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Title: Developing interventions to improve parental and carer performance of temperature measurement, fever care and knowledge of feverish illness in children
Author: Hernandez-Rodriguez, Jose P.
ISNI:       0000 0004 4692 1438
Awarding Body: University of Oxford
Current Institution: University of Oxford
Date of Award: 2014
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Background: Fever is often the initial feature of infectious diseases, which remains a major cause of morbidity and an important cause of mortality in children in the UK, and is one of the most common reasons for children to be taken to a general practitioner. Febrile illness therefore places a considerable burden on children, their families and health care services. The initial disease identification and diagnostic challenge starts at home, with parents and carers differentiating children with suspected serious illness from the vast majority who have self-limiting or minor infections. This thesis aims to understand caregivers’ knowledge, beliefs and actions in the existence of a fever in comparison with NICE guideline advice, and suggests some recommendations to improve their knowledge and management of fever. Method: Four studies were conducted for this thesis. First, a systematic review of 47 studies, including 20,427 participants, was used to understand parents’ knowledge regarding interpretation of temperature measurements, actions to manage a fever, and their beliefs. Second, two focus group interviews in primary care, with 9 parents, were used to explore parental views and beliefs on the management of fever and temperature measurement. Third, a thermometer survey, with 123 thermometers, was used to assess the consistency of advice from information contained in commercially available thermometers, with respect to evidence-based guidelines for feverish illness in children. Fourth, a questionnaire survey, in primary care, with 309 participants, was used to find out carer knowledge of temperature measurement and fever management in children 5 years or younger. Results: Carer knowledge about normal body temperature and fever in children was poor: mild fever was misclassified by many as high. Understanding of what actually constitutes fever ranged widely; carers actively reduced mild fever with antipyretics, used non-recommended methods, and most learned to use a thermometer from its instructions. Most parents did not know what a fever was and believed that it was a harmful condition that may be linked to a more serious disease. Parents wanted to be provided with specific and practical information on the identification of fever and its management. Most of the thermometer information did not include guidance on fever management or thermometer use, did not take into account parental and carer interpretation of fever and disease, however, incorporated unnecessary referrals into health services. Thermometer cost had no influence on the quality of the information provided. Conclusions: The research presented in this thesis suggests that caregivers often lack basic knowledge on temperature measurement and fever care. The study proposes that a simple NICE guideline based educational intervention may help them to correctly take a temperature measurement while assessing other signs of illness, and allow them to provide appropriate management methods at home, and more importantly, seek further referral where necessary. This may help towards decreasing unnecessary attendances in primary and secondary care.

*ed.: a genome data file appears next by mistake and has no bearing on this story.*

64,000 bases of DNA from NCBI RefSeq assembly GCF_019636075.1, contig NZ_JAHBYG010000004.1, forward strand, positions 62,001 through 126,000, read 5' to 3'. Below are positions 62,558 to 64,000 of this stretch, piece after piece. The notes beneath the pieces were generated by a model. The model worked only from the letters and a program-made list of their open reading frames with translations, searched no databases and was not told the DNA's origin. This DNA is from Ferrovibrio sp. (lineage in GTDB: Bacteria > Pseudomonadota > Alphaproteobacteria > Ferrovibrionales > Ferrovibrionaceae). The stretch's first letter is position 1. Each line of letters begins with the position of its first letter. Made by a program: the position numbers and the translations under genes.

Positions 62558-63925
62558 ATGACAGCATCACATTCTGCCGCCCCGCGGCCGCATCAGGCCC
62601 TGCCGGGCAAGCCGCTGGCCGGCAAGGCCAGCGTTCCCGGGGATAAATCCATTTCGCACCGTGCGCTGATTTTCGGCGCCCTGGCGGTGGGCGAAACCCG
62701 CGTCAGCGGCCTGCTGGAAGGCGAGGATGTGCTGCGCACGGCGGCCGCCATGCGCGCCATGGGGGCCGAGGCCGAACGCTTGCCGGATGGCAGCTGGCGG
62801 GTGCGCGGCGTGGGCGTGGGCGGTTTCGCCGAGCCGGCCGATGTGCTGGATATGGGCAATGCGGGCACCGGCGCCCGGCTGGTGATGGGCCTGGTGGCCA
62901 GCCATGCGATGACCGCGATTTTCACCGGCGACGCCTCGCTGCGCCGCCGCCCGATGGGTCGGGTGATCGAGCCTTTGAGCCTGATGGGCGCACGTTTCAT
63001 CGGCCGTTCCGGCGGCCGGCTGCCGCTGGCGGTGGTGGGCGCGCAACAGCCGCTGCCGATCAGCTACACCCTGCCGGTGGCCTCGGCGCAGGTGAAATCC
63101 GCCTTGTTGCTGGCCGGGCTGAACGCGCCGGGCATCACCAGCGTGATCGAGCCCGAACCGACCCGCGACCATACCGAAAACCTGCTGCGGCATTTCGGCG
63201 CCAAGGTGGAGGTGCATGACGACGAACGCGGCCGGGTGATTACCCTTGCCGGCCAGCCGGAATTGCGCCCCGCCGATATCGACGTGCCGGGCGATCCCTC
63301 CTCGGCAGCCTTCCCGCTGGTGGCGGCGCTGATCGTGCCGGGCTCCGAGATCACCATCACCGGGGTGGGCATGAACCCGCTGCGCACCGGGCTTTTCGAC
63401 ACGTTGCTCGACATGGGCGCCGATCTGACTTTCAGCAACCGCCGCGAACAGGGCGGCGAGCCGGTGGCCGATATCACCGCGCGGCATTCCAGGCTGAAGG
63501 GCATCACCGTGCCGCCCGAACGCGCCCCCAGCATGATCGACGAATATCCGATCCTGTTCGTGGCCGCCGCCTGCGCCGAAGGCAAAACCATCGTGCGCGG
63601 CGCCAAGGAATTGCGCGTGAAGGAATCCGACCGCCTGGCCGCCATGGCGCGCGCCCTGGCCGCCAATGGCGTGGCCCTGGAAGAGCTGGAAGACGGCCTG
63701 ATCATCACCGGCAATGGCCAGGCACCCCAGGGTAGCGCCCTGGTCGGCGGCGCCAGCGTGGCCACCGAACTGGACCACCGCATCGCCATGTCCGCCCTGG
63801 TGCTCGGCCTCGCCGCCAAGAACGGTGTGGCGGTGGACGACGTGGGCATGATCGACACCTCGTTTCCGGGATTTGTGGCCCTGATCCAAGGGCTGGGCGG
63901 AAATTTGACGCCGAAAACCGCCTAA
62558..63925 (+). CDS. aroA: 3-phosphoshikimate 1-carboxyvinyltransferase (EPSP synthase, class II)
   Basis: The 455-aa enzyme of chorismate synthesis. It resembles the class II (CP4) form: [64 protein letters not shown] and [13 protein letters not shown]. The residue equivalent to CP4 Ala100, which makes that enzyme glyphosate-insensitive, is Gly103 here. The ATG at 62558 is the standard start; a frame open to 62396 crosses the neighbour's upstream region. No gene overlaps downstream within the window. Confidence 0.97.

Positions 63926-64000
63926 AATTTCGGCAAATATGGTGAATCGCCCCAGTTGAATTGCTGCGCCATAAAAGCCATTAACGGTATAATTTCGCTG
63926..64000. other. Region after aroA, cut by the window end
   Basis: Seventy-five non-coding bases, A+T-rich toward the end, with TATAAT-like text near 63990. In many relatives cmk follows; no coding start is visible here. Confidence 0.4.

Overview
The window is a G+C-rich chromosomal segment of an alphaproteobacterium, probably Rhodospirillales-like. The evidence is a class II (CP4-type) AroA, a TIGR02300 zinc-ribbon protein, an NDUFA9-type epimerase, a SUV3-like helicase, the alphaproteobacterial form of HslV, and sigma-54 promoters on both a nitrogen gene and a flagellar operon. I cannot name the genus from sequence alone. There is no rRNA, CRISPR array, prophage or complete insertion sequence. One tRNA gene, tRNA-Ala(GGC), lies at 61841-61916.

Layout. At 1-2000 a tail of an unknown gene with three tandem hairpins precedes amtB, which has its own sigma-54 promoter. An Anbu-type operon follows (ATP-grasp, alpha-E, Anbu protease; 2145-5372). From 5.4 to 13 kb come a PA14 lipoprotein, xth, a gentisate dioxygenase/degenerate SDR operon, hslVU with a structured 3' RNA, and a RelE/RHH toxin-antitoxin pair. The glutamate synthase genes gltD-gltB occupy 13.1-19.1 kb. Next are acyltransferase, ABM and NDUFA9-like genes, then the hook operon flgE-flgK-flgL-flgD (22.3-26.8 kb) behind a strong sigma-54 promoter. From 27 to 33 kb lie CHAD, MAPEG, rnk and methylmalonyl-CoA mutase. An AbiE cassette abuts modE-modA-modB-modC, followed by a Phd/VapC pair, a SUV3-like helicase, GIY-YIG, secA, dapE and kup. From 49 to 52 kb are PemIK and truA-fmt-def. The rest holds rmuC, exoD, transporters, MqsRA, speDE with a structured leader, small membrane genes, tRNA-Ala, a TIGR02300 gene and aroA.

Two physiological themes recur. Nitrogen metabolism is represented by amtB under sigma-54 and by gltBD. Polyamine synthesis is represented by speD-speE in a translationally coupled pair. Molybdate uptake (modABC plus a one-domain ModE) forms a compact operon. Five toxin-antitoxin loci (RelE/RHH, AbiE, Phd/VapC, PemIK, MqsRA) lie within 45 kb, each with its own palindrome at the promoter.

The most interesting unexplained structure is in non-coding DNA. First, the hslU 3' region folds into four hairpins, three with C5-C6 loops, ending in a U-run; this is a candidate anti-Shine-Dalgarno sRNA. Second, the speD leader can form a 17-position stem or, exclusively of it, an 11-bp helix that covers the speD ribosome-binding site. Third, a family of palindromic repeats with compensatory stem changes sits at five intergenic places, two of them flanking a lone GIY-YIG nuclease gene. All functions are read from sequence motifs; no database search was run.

Supervisor: Carl, Heneghan Sponsor: National Institute for Health Research
Qualification Name: Thesis (Ph.D.) Qualification Level: Doctoral
EThOS ID:  DOI: Not available
Keywords: Medical Sciences ; Epidemiology ; Clinical Epidemiology ; Primary Care Sciences ; Public Health Sciences